Unwholesome speech like telling lies can be prevented by striving to tell only the truth. Always tell the truth. Do not tell lies or deceive others. Before saying anything, make sure what we say is true. If not, then do not say it.  Better to keep quiet.  When you want to say something, it must be true. Then there will be no lies. If you are used to telling lies, then your words become worthless. When Rahula, the Buddhaís son, was ordained as a novice, the Buddha taught him that his integrity is measured by his truthfulness.

The Buddha gave an example by filling a bowl with water then pouring it out little by little. He then told Rahula that every time he told a lie, his integrity decreased just like the water that had been poured from the bowl.  If he continued to speak falsehood, his trustworthiness would entirely disappear just like the water from the bowl. Lies destroyed our integrity. Every time we told a lie, our credibility diminished.  If telling lies became our habit, then no one would ever believe what we say.  We would become worthless.

It is like the story of a shepherd who yelled for help.  The first time that he yelled wolf, people rushed to help only to discover that they were deceived. Then when the wolves really came, no one came to help because they no longer believed him.  His words carried no weight. Therefore, please value truth, value your words, know the consequences of telling lies, and refrain from telling them.  If you cannot tell the truth, just keep quiet or talk about something else such as the weather, the rain, the sky, the sun or the storm. Itís better to be evasive than to tell lies.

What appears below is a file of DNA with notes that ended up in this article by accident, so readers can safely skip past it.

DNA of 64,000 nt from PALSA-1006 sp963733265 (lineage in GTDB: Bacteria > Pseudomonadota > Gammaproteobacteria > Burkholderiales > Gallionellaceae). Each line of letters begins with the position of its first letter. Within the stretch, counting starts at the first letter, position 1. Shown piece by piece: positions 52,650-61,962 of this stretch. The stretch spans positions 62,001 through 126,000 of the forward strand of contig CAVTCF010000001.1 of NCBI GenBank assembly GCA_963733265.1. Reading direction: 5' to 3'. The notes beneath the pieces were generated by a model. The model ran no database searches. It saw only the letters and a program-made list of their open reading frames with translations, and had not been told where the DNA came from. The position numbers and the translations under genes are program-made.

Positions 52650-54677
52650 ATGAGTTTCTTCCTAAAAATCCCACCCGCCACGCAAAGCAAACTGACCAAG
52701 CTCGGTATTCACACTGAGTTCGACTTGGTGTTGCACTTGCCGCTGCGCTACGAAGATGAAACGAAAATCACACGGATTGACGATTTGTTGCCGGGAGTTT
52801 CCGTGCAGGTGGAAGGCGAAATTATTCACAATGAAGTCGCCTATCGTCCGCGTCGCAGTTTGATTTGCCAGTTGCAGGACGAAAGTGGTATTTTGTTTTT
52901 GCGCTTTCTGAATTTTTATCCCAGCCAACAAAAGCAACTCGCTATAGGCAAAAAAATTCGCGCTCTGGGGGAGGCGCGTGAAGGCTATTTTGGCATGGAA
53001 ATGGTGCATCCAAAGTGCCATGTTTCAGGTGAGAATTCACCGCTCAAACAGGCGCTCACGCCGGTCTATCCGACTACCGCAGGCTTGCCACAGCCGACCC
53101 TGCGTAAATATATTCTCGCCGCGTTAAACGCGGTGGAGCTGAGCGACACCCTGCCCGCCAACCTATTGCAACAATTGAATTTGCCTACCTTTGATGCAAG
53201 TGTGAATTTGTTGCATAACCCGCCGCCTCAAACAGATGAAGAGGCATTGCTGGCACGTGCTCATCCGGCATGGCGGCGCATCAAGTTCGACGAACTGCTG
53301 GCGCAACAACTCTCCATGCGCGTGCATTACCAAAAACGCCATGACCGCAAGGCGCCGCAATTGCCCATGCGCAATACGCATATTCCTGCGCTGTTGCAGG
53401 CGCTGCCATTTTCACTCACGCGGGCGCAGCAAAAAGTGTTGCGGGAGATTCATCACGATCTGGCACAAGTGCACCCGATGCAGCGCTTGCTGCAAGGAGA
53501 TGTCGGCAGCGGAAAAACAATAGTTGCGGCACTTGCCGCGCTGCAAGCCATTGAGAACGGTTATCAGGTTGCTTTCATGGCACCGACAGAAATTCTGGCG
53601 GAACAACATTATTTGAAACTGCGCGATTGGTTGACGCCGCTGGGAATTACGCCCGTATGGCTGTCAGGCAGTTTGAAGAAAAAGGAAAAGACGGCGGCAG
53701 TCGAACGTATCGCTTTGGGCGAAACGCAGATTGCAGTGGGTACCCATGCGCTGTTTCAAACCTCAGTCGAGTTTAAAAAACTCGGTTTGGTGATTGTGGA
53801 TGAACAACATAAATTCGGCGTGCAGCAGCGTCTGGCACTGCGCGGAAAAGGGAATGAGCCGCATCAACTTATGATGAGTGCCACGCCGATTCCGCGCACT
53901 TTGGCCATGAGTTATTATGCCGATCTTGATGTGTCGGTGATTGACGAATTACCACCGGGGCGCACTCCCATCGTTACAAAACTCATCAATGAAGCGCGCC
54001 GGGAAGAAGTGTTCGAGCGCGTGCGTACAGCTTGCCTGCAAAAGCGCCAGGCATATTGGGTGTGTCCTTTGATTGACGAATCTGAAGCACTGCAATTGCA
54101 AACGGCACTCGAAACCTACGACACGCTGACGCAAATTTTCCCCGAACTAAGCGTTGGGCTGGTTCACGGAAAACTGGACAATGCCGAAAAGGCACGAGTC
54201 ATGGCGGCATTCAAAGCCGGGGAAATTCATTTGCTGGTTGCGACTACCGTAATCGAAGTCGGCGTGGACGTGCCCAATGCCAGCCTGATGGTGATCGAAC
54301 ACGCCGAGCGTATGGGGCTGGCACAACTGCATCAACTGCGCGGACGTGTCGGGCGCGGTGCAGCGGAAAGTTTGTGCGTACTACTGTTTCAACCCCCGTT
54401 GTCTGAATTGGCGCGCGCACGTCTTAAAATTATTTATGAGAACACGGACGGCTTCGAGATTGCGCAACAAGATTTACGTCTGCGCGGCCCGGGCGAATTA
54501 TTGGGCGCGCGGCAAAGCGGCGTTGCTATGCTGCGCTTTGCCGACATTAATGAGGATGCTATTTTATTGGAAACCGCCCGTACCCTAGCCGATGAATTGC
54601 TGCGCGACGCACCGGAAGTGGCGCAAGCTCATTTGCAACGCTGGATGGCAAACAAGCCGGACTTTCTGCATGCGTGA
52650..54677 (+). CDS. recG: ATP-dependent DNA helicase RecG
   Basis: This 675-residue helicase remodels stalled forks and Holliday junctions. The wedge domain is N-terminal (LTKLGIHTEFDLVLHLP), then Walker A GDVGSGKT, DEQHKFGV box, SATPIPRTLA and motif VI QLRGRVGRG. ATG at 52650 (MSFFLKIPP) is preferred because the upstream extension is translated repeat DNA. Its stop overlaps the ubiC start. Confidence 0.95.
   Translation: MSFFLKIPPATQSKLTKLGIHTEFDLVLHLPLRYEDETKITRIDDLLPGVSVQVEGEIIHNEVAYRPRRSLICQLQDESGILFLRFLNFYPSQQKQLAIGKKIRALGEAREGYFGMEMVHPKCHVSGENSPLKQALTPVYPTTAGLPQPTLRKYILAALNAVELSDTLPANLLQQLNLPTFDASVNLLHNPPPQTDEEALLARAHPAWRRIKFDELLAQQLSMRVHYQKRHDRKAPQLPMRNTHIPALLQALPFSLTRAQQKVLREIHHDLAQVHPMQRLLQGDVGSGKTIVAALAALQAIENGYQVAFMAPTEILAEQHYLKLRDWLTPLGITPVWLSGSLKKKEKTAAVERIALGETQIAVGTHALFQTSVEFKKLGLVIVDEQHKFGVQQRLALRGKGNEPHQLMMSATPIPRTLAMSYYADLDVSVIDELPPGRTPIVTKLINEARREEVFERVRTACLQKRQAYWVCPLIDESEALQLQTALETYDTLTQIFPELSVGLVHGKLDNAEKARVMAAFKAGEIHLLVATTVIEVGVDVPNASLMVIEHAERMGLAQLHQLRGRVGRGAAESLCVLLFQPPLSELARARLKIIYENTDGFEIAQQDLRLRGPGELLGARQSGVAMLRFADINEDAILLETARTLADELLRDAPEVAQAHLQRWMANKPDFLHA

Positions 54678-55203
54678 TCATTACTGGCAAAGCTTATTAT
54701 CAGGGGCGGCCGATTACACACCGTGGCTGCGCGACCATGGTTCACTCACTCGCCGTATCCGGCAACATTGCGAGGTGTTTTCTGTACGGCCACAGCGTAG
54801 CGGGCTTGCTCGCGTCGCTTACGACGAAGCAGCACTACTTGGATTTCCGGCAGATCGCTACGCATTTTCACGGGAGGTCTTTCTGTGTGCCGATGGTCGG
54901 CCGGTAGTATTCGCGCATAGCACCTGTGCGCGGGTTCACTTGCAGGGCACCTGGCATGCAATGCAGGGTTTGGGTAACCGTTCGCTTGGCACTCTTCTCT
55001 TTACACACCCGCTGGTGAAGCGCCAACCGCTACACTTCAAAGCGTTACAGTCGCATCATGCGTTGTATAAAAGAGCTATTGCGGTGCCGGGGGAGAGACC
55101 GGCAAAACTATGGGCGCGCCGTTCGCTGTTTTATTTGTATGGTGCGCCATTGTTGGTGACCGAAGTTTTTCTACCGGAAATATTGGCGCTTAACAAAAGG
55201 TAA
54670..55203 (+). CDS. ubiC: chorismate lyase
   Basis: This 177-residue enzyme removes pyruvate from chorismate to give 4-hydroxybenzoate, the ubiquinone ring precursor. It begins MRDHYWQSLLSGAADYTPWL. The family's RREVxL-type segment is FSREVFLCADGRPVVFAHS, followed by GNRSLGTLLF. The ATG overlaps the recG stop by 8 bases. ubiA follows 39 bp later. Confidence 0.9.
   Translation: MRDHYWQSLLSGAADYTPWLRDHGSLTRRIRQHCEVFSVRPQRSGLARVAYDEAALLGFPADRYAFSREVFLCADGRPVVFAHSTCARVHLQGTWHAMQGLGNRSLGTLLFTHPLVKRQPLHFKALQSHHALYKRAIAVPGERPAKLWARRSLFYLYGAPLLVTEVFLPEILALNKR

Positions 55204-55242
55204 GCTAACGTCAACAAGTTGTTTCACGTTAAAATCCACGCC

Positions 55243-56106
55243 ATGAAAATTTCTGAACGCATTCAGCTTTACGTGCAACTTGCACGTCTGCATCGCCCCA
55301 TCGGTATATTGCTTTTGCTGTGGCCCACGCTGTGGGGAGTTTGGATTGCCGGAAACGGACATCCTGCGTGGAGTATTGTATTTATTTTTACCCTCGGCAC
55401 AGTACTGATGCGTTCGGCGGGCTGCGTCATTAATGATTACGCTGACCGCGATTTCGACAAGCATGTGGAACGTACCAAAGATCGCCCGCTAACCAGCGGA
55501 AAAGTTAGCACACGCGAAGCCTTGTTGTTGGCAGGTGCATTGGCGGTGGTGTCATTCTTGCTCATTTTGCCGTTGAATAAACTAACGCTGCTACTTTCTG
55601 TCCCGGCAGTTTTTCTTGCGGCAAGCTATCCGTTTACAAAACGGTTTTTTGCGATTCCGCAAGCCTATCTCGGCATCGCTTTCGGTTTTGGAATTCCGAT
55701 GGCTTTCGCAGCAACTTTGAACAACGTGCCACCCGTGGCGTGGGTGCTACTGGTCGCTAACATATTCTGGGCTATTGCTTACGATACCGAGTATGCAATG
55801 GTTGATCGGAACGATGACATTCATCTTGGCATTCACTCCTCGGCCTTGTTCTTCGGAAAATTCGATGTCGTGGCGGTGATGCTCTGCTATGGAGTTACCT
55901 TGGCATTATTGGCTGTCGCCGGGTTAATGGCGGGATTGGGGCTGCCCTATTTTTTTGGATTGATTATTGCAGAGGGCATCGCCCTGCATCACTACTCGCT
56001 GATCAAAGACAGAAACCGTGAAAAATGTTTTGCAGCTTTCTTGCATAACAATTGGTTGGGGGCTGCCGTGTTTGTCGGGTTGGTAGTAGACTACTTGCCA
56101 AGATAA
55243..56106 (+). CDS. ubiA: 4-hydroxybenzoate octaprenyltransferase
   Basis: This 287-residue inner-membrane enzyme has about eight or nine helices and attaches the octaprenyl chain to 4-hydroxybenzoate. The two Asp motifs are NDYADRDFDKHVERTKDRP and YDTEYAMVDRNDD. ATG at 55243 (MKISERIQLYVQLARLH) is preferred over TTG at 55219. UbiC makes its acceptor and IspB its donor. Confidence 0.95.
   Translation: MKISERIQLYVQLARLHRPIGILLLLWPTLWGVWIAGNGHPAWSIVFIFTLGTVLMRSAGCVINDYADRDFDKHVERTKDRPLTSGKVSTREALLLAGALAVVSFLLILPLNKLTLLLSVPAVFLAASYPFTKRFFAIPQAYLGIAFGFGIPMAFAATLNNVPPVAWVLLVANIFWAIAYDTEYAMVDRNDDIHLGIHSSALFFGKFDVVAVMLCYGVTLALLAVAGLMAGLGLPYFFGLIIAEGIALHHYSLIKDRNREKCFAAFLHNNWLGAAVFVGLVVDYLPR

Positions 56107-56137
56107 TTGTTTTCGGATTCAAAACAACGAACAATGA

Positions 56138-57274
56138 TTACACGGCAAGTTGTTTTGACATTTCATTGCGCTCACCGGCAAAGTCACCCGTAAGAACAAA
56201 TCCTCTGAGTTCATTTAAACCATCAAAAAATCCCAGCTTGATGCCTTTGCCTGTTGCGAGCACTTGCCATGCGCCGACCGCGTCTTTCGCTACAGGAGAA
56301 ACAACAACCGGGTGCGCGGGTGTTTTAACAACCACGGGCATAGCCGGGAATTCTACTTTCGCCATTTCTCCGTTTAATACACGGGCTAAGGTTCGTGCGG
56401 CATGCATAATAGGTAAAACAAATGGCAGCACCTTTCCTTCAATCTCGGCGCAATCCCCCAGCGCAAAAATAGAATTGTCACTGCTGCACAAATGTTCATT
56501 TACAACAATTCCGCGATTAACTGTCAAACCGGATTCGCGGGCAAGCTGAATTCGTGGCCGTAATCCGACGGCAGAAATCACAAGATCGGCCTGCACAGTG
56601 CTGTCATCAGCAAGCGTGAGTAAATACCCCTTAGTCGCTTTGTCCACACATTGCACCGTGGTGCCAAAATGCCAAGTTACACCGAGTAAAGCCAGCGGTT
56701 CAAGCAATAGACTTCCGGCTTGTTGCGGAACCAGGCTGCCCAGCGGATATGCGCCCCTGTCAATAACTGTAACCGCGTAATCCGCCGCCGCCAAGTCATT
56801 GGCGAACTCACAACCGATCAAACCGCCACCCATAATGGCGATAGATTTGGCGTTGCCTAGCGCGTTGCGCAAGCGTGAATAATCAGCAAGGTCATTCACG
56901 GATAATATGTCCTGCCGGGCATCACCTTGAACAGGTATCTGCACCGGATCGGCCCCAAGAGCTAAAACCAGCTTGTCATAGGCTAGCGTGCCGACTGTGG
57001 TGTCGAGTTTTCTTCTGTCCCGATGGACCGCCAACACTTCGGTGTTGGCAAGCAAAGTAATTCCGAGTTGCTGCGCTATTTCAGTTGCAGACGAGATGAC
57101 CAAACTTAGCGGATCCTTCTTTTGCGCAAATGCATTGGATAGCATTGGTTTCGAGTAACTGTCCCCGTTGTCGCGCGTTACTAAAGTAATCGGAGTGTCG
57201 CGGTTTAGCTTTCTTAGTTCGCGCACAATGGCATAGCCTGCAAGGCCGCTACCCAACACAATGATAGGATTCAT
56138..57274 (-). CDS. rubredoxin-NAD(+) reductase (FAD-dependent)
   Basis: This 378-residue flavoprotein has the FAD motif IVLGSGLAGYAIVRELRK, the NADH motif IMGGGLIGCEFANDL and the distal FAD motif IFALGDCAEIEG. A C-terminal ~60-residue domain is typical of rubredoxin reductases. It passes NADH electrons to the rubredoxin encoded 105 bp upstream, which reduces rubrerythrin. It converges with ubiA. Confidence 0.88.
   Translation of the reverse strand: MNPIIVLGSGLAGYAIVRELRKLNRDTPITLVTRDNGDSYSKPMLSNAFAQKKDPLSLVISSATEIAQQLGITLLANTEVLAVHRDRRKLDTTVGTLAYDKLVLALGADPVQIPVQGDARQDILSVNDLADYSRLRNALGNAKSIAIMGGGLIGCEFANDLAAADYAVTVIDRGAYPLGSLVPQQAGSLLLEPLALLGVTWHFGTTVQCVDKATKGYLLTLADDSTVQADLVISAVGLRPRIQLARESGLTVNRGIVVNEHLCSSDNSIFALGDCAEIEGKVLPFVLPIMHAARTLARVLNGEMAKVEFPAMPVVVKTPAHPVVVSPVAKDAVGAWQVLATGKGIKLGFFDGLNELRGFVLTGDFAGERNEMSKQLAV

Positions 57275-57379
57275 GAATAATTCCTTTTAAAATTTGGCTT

Next, donít use foul language because itís not nice. There are two kinds of beauty:  beautiful looks and beautiful words. No one will want to be with girls who look beautiful but have foul mouths. Boyfriends and husbands will soon leave them because of their vulgarity.  When they get angry, they swear.  How can husbands live with them?  Even being as beautiful as a Miss Universe cannot obscure their rudeness. If you want to be loved and cherished by others, then you must be beautiful both in your looks and your words. If you donít look beautiful, you can still be beautiful by what you say. Words are more important than looks. Everyone wants to hear nice things and be near such speakers.  Listening to the Buddhaís Dhamma talks brought joy and contentment because they were beautiful from the beginning to the end. Hearing them brought happiness and wisdom. Therefore, please check your words the same way you check yourself in the mirror to see how you look before leaving the house. Think before you speak. Be mindful when you speak; make sure you speak politely.

Next, do not incite people to hatred by saying things that will cause them to misunderstand each other.  For example, do not drive a wedge between a loving couple by telling the husband that his wife was with another man, and vice versa. This causes people to break up and brings them sufferings.  If people find out the truth afterwards, no one would want to associate with us.

When we say something, say it with kindness.  Make sure it benefits others. If what we say is not useful, then do not say it.  When a wise man says things about himself, he only talks about his faults even though he has very few. He does not talk much about his achievements although he has plenty.  On the other hand, when he talks about others, he only concentrates on their good side even if they do not have many. Saying something good about others can only be beneficial while saying something bad can only be damaging.  There are good and bad in all of us.  Why talk only of the bad side? Why not talk about the good side?  Saying something nice brings happiness to everyone, including the speaker and the one being talked about. Therefore, be careful of what you say. Say only good things, nice things. Do not destroy each other with your words.